Book two: Gathering Blue
Book three: Messenger
And there’s now a Book four: Son
Imagine a world that is efficient, safe and painless. Sounds pretty good, doesn’t it? No one is rude, crime is not a problem, no one ever goes hungry. Every member of the community contributes in a helpful, organized manner, and life glides along as easily as sled runners on a snowy hill. Except there are no hills. They’re too impractical for shipping. And there is no snow. Climate control has eliminated such food production problems. Sameness—in human and object—is the rule, because sameness most benefits the community.
Still sound good? This is the world Jonas lives in. It’s all he’s known since his days as a Newchild, when he was given to his parents to begin their family unit. A few years later, when he was a Four, his little sister completed their family—one girl and one boy, as stated in the rules. Each year marked some new development in his training, but now, as an almost-Twelve, after years of being observed and monitored by the Elders, he’s anxious to receive his occupational Assignment that will determine the rest of his life.
The Assignment changes everything.
As the new Receiver of Memories, it will be Jonas’s burden to hold the memories of the entire world so others in the community need not suffer them. Because the memories of ages past hold pain. The pain of grief and loss, of hunger and war. Overwhelming memories long forgotten. But along with the pain comes images of color, music, and love, and Jonas begins to realize what his people have given up for the sake of comfort.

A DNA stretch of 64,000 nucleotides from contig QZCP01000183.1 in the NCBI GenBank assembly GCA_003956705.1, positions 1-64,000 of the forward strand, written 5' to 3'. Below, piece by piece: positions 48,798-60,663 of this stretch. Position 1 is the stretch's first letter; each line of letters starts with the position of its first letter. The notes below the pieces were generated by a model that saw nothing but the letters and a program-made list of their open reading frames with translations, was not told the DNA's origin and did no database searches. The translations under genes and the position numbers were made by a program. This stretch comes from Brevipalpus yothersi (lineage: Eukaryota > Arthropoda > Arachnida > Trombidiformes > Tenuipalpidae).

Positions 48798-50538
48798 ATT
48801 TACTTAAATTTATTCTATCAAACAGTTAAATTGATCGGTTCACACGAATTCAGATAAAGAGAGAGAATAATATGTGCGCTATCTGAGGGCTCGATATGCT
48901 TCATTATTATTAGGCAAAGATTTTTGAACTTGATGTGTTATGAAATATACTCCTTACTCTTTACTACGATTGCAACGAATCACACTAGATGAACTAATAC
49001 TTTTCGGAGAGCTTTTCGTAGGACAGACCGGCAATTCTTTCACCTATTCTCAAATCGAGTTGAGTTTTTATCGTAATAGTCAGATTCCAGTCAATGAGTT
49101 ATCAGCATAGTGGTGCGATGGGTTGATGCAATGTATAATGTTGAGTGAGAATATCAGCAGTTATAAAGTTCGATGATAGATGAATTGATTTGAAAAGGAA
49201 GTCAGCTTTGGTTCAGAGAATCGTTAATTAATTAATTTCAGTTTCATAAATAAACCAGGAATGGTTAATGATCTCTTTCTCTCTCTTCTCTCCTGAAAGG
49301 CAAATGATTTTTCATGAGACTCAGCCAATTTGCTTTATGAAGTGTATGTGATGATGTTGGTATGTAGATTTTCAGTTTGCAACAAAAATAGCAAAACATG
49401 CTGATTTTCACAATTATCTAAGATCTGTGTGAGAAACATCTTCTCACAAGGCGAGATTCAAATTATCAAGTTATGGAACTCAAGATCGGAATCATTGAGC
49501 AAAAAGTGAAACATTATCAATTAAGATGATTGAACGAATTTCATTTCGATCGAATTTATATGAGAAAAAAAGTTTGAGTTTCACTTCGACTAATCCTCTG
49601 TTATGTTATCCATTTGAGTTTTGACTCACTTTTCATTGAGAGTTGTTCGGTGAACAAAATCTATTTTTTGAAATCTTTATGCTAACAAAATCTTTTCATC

This is a powerful, powerful book. Not one that leaves a reader with warm fuzzies, but truly unique and profound. Does pleasure balance pain? Can there be one without the other? How much freedom should be given up to ensure safety? Should the institution of family be restructured? Should birth limits be enforced? Should we be sheltered from death? Should death be taken on as a responsibility to ensure the greater good? Just how far should a society go when working toward that goal?
This Newbery winner explores these questions in a very emotional way. Content is appropriately handled, but it can be blunt and shocking. Points are illustrated with some disturbing images including war, poaching, and of the murder of a baby. Like the other books in the trilogy, this one is written at about a fourth grade reading level, but I would recommend middle school as the minimal age to consider such deep social themes. This one, in fact, is the most disturbing of the three, but it is invaluable as a tool for promoting the discussion of a whole host of issues kids will face as they mature into adulthood.
I highly, highly recommend The Giver for readers 12+.
My reviews of the series:
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